In physics, there is no place for subjectivity. Protons, electrons and neutrons have no feelings, they are acted upon by unsentimental forces which obey impartial physical laws. In my search for the objective truth I had kept my feelings at bay.
We are emotional beings. We feel happy, sad, angry, disgusted, fearful, etc. Emotions are our constant companion. We experience a range of emotions every day. Yet, we have difficulty handling our emotions, especially our negative emotions. Our emotional states not only affect us but affect those around us and affect how we experience life.
Society at large has had an evolving view of how one is expected to handle one’s emotions in public. At an earlier time, one was expected to be a stoic and hide one’s emotions, then in the sixties, one was encouraged to “let it all hang out”, more recently there is the notion of a middle ground referred to as emotional intelligence.
Emotions are what makes us human. It is no longer “cogito ergo sum” but rather “I feel therefore I am”. Various studies have shown that emotions activate our cardiovascular, skeletomuscular, endocrine, and autonomic nervous systems. We feel emotions as a wave of energy coursing through our body. Sometimes these emotions are so strong that we are swept up by this wave and lose control of ourselves, behaving in ways that we later regret. Our emotions are signals telling us to stop and look within ourselves, to inquire into the root causes of our emotion. “…. the longest journey you will make in your life is from your head to your heart.” writes Gary Zukav, in his bestseller “The Heart of the Soul: Emotional Awareness”.
From Gary Zukav’s book I learnt that our emotions are only the tip of the iceberg, there is a lot going on in our psyche that is beneath the surface. At the root of every emotion is either fear or love, according to Gary Zukav. Our negative emotions are rooted in fear. Unless we dig deep into our psyche and discover the origins of this fear, our negative emotions will not leave us alone. They are likely to be triggered over and over again, by different events each time. For example, if anger is our issue, it might get triggered by a driver cutting us off, or a rude checkout clerk, or a colleague at work. The anger remains the same but the trigger each time is different. In order to get rid of anger we have to dig deep to discover the root cause of our anger.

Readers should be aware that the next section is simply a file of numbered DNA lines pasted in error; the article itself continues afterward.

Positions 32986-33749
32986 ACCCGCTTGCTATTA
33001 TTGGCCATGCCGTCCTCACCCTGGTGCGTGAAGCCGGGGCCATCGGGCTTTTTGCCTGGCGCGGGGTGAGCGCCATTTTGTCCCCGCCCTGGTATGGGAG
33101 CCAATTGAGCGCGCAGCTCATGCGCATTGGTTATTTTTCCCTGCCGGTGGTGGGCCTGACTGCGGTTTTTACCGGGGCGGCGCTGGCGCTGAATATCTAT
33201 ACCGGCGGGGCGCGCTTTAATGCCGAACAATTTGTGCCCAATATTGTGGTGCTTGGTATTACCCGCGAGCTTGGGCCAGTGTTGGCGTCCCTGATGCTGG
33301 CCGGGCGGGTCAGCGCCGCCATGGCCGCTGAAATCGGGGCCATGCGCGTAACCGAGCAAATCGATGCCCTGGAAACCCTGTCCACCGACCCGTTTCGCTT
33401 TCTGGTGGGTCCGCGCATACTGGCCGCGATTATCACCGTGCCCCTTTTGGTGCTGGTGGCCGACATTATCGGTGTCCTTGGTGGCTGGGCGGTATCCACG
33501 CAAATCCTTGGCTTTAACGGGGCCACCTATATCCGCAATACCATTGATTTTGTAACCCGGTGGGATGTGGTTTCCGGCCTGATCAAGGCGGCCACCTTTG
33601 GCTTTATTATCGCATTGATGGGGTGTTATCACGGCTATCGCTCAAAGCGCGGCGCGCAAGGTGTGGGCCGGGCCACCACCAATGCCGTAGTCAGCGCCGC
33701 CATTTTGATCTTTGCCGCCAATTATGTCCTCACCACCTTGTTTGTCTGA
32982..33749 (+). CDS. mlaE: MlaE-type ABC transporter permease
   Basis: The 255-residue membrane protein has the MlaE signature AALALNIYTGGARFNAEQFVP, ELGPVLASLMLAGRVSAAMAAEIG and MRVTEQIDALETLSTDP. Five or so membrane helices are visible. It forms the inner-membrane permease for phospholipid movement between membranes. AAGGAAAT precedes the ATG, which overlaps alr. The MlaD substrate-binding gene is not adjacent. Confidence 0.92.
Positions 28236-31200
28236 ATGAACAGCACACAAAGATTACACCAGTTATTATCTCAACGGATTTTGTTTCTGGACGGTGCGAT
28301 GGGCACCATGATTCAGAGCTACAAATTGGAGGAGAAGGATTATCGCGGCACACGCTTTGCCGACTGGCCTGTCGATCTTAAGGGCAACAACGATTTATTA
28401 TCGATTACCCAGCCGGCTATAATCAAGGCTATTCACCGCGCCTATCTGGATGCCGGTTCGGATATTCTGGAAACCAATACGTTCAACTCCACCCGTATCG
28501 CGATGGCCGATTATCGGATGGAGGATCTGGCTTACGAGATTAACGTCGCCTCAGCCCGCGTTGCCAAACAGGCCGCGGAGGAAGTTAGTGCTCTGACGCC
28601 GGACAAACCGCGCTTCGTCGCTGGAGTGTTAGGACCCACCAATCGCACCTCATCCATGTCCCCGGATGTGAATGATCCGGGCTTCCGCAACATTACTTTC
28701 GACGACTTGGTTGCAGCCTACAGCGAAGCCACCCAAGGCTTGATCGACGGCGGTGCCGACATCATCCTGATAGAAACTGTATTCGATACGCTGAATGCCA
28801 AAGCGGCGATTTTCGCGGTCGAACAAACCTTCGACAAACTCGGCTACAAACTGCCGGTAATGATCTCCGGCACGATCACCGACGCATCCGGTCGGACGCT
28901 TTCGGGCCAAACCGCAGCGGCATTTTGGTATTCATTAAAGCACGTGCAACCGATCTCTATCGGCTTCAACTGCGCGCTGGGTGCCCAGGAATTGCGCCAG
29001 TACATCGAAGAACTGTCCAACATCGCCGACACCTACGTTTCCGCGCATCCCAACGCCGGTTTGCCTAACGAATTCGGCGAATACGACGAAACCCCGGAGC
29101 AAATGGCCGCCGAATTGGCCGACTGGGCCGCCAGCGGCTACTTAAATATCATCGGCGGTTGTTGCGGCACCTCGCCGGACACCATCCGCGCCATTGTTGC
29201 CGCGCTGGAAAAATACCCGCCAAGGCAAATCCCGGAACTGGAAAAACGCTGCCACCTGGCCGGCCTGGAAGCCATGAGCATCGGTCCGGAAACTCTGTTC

Psychologist Robert Plutchik has created a clever graphic categorizing the entire spectrum of emotions in his Wheel of Emotions
Primary: The eight sectors are designed to indicate that there are eight primary emotion dimensions. They are anger, anticipation, joy, trust, fear, surprise, sadness and disgust.
Intensity: The cone’s vertical dimension represents intensity – emotions intensify as they move from the outside to the center of the wheel. For example, a feeling of boredom can intensify to loathing if left unchecked. This is an important rule about emotions to be aware of in relationships: If left unchecked, emotions can intensify. Herein lies the wisdom of enhancing your emotional vocabulary: it’s the bedrock of effectively navigating emotions.
Relations: Each circle sector has an opposite emotion. The opposite of sadness is joy, and the opposite of trust is disgust.
The emotions with no color represent an emotion that is a mix of the 2 primary emotions. For example, anticipation and joy combine to be optimism. Joy and trust combine to be love. Emotions are often complex and being able to recognize when a feeling is actually a combination of two or more distinct feelings is a helpful skill. That is a basic guide for interpreting the emotion wheel created by psychologist Robert Plutchik.
Emotions are felt in the body as sensations. Expressions such as, “cold feet, sweaty palms, goosebumps, shivers down my spine, butterflies in my stomach, weak in the knees, hot headed, cold hearted…” are commonly used to sum up emotional states. Recently, researchers from Finland created colorful images that map how the engagement of specific body areas corresponds to 14 different emotions.
The new cross-cultural study titled, “Bodily Maps of Emotions” was published December 31, 2013 in the journal Proceedings of the National Academy of Sciences. This study from Aalto University in Finland, isolated a broad spectrum of emotions and created colorful body maps that correspond to 14 different emotions. The researchers found that the most common emotions trigger strong bodily sensations, and the bodily maps of these sensations were cross-cultural.